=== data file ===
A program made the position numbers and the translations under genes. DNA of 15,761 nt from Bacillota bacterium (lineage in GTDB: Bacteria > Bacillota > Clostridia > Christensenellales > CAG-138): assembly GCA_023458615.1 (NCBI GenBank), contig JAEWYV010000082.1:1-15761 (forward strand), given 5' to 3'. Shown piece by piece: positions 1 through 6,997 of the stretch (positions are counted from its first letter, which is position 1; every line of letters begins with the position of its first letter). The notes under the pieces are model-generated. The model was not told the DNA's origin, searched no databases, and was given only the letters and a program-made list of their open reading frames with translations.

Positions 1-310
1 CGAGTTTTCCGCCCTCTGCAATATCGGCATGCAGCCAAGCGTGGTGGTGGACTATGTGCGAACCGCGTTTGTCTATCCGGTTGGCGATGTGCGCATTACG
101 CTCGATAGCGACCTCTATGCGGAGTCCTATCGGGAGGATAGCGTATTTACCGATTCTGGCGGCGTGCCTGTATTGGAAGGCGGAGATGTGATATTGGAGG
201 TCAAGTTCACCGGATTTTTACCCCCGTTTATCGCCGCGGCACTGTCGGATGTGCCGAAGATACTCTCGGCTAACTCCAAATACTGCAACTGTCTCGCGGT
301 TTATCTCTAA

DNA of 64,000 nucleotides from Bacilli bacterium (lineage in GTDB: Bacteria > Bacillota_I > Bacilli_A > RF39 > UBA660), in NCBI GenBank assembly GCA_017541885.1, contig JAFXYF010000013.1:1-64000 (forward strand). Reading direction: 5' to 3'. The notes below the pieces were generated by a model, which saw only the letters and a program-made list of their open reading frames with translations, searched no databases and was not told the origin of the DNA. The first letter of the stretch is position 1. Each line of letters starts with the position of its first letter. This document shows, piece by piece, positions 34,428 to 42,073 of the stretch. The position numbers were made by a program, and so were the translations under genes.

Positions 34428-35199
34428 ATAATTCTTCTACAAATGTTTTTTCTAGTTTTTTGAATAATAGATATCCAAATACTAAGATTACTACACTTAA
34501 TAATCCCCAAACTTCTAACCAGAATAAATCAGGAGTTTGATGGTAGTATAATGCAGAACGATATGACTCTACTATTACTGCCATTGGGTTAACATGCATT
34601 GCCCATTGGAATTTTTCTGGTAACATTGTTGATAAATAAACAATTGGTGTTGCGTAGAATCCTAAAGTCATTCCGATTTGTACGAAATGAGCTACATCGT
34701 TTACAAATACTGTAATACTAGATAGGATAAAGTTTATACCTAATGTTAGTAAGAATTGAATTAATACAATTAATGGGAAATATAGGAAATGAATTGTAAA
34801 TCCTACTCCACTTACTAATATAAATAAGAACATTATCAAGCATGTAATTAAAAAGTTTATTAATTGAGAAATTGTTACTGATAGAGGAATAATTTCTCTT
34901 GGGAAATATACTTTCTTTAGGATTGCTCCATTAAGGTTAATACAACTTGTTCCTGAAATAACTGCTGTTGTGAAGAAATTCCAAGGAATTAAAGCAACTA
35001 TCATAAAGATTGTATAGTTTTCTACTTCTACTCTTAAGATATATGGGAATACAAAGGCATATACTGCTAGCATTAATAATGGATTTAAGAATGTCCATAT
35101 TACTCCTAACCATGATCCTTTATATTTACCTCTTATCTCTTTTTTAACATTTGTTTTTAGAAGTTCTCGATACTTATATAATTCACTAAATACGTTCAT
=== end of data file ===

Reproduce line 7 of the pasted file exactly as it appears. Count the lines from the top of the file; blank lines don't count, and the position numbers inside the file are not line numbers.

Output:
DNA of 64,000 nucleotides from Bacilli bacterium (lineage in GTDB: Bacteria > Bacillota_I > Bacilli_A > RF39 > UBA660), in NCBI GenBank assembly GCA_017541885.1, contig JAFXYF010000013.1:1-64000 (forward strand). Reading direction: 5' to 3'. The notes below the pieces were generated by a model, which saw only the letters and a program-made list of their open reading frames with translations, searched no databases and was not told the origin of the DNA. The first letter of the stretch is position 1. Each line of letters starts with the position of its first letter. This document shows, piece by piece, positions 34,428 to 42,073 of the stretch. The position numbers were made by a program, and so were the translations under genes.